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Sending just ONE email less every day could cut CO2 emissions by 16,000 tonnes

Everyone has done it – sending a quick email to say ‘thanks’ or ‘no problem’ to a work colleague.

But the millions of unnecessary messages sent every day are pumping thousands of tonnes of carbon into the atmosphere, researchers say.

This is all down to the power they consume, and contributes more than 23,000 tonnes of carbon a year to the UK’s footprint.

While emails are an integral form of communication, if we all cut back on just one ‘thank you’ email per day could save over 16,000 tonnes of carbon a year, according to a study.

This is the equivalent of 81,152 flights from London to Madrid or taking 3,334 diesel cars off the road.

Everyone has done it - sending a quick email to say 'thanks' or 'no problem' to a work colleague. Research claims if we all cut back on just one 'thank you' email per day could save over 16,000 tonnes of carbon a year, according to a study (stock)

Everyone has done it – sending a quick email to say ‘thanks’ or ‘no problem’ to a work colleague. Research claims if we all cut back on just one ‘thank you’ email per day could save over 16,000 tonnes of carbon a year, according to a study (stock)

The research, carried out by OVO Energy at the end of last year, found 49 per cent of Brits confessed to sending unnecessary emails every day.

Phrases such as ‘Have a good evening’, ‘Cheers’ and ‘Appreciated’ were among the top 10 emails sent.

‘Thank you’, ‘LOL’ and ‘Did you get this?’ were also common messages.

Despite stereotypical British politeness being the cause of many an unnecessary email, the study also found that 71 per cent of Brits wouldn’t mind if they did not receive a ‘thank you’ if they knew it was for the benefit of the environment.

The millions of unnecessary emails sent every day are pumping thousands of tonnes of carbon into the atmosphere, researchers say. This is all down to the power they consume, and contributes more than 23,000 tonnes of carbon a year to the UK's footprint

The millions of unnecessary emails sent every day are pumping thousands of tonnes of carbon into the atmosphere, researchers say. This is all down to the power they consume, and contributes more than 23,000 tonnes of carbon a year to the UK’s footprint

The study is now being considered by British officials working on plans to tackle climate change, according to the Financial Times.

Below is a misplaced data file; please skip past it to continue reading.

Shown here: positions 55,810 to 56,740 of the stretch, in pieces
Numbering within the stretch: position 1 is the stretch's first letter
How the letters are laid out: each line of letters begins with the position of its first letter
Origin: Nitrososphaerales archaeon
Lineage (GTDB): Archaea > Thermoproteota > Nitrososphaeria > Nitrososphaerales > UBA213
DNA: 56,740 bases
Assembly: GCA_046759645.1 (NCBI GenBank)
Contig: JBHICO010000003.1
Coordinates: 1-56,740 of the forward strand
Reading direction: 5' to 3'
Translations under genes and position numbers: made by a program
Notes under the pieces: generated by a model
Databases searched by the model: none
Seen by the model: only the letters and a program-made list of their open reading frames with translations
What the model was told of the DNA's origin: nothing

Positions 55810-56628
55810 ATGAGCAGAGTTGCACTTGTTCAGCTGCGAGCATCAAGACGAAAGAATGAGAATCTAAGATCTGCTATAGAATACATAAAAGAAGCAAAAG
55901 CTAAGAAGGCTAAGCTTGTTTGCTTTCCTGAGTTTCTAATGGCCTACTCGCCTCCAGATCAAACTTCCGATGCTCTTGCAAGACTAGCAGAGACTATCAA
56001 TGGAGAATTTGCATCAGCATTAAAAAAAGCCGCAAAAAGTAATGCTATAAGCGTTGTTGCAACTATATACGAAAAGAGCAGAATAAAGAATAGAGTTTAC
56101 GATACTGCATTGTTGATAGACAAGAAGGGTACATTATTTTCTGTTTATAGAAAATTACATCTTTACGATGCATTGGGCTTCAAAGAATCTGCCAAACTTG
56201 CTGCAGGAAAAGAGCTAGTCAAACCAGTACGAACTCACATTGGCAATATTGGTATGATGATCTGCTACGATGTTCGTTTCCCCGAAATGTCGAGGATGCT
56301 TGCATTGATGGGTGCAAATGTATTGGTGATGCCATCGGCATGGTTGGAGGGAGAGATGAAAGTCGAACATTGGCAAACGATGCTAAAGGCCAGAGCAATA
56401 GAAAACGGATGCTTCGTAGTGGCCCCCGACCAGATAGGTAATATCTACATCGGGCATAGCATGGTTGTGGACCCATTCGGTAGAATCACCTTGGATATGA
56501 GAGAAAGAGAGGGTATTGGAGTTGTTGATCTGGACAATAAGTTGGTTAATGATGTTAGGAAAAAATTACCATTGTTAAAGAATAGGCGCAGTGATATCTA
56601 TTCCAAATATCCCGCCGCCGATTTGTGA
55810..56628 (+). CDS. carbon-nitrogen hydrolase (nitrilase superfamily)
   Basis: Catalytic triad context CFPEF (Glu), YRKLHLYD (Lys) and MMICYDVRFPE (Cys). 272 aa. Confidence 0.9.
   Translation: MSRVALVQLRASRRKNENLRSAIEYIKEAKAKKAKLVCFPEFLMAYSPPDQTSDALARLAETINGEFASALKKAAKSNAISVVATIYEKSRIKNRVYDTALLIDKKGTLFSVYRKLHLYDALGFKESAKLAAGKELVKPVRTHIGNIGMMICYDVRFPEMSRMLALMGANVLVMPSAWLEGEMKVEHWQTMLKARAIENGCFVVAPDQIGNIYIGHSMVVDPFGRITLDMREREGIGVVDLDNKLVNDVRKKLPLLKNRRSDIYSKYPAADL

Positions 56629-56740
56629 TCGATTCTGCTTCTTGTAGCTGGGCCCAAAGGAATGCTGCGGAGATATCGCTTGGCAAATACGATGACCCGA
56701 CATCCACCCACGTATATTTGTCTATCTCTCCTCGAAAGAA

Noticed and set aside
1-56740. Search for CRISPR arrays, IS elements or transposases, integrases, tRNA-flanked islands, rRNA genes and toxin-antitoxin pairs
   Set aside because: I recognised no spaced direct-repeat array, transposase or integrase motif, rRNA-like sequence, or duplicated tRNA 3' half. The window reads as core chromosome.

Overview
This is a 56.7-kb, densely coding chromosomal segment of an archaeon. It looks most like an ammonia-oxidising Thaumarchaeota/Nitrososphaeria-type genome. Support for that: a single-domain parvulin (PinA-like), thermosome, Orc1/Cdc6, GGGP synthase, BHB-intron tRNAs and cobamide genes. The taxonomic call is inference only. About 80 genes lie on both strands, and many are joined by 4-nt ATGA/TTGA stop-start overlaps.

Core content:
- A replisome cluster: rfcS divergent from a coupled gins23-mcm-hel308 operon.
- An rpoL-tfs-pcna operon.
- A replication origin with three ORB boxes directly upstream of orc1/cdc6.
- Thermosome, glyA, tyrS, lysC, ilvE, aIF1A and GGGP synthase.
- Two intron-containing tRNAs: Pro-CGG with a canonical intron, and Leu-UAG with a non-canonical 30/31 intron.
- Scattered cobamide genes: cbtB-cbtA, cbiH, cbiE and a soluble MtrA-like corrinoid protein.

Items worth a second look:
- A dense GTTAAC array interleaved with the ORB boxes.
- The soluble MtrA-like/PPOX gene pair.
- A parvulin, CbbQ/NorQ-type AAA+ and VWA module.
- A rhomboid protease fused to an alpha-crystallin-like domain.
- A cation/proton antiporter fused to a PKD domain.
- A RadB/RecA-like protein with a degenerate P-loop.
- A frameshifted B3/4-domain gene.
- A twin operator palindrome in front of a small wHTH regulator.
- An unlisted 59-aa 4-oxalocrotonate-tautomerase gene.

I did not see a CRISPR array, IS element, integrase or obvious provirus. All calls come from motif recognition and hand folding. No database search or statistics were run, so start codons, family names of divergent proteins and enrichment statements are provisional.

Sending any email creates a carbon footprint from a combination of the electricity used to power the devices on which it is written and read, the networks that transmit the data and the data centres that store it.

Data centre account for less than 0.1 per cent of the world’s carbon footprint, experts say, but this figure is expected to grow with increasing use of video calls, games and streaming.

Mike Berners-Lee, a professor at Lancaster University whose research was used to estimate the impact of cutting back on emails, did warn the estimates were based on ‘back of the envelope’ calculations in work from 2010.

He said the idea that greater efficiency automatically bring about a cut in carbon looks ‘incredibly dubious’ and that it was important to keep the emphasis on how the IT sector can contribute more significantly to reducing carbon emissions.

Emissions of greenhouse gas nitrogen dioxide dropped by a FIFTH worldwide due to the coronavirus pandemic 

The coronavirus lockdown has led to a 20 per cent global reduction in the amount of nitrogen dioxide being spewed into the atmosphere between February and June.

NASA analysis looked at how much of the greenhouse gas has been produced at 5,756 sites in 46 countries. 

Nitrogen dioxide (NO2) is less prevalent than carbon dioxide, but is 300 times more potent as a contributor to global warming

Nitrogen dioxide is an air pollutant that is primarily produced by the combustion of fossil fuels, with major emitters being vehicles and industry.  

The drop in concentration was larger in cities, with NO2 drops of between 20 and 60 per cent seen in 50 of the 61 metropolises that were analysed. 

Previous studies indicate that since the first wave of coronavirus restrictions were eased, air pollution has increased again as people started travelling more. 

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